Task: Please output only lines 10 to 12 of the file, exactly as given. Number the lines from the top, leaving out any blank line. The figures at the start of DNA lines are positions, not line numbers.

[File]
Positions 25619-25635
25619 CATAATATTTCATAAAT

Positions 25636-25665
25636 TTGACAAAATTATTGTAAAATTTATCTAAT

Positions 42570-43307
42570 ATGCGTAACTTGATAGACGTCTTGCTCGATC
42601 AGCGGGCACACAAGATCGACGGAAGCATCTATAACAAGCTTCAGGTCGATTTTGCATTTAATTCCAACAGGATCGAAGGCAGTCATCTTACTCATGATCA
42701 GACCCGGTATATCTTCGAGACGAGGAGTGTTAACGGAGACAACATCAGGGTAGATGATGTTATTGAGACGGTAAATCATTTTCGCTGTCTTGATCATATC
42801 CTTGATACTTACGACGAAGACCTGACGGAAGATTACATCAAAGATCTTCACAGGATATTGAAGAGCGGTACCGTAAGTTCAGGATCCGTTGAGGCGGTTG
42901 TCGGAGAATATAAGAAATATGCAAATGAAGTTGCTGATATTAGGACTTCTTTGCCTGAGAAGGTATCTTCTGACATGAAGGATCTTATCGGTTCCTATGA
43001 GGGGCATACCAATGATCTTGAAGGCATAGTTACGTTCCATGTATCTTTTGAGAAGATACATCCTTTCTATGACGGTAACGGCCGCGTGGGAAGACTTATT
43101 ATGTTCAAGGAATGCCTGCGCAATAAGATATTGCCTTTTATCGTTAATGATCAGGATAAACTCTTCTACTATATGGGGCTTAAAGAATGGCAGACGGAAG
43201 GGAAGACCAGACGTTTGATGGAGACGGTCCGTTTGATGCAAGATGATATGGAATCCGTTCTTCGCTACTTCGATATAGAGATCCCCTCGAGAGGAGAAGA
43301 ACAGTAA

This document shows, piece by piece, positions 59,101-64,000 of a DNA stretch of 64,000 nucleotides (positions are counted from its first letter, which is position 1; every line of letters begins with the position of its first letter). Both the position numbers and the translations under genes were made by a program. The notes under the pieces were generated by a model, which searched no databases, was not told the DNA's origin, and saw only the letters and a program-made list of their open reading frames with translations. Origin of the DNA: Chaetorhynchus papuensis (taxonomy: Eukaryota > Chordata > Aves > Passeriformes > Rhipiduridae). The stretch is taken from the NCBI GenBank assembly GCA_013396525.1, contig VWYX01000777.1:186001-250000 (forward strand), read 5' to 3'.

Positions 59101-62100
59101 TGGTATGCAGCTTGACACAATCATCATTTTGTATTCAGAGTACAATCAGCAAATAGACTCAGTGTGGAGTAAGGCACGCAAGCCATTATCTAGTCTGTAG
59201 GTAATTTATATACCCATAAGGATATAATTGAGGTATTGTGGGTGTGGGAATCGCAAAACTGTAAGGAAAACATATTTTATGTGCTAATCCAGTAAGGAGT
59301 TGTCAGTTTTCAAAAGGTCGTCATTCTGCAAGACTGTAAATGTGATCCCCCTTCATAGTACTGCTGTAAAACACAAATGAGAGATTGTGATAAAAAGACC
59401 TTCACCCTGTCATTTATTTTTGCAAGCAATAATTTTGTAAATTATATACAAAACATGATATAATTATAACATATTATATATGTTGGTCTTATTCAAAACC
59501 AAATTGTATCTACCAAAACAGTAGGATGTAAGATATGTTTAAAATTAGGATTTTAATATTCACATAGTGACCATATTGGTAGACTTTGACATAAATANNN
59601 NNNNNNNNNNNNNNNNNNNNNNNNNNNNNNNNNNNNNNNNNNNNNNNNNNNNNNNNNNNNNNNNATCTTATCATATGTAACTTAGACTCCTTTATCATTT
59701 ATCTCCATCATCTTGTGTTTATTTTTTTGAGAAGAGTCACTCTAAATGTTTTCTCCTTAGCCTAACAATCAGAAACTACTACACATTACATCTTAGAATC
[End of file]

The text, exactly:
42901 TCGGAGAATATAAGAAATATGCAAATGAAGTTGCTGATATTAGGACTTCTTTGCCTGAGAAGGTATCTTCTGACATGAAGGATCTTATCGGTTCCTATGA
43001 GGGGCATACCAATGATCTTGAAGGCATAGTTACGTTCCATGTATCTTTTGAGAAGATACATCCTTTCTATGACGGTAACGGCCGCGTGGGAAGACTTATT
43101 ATGTTCAAGGAATGCCTGCGCAATAAGATATTGCCTTTTATCGTTAATGATCAGGATAAACTCTTCTACTATATGGGGCTTAAAGAATGGCAGACGGAAG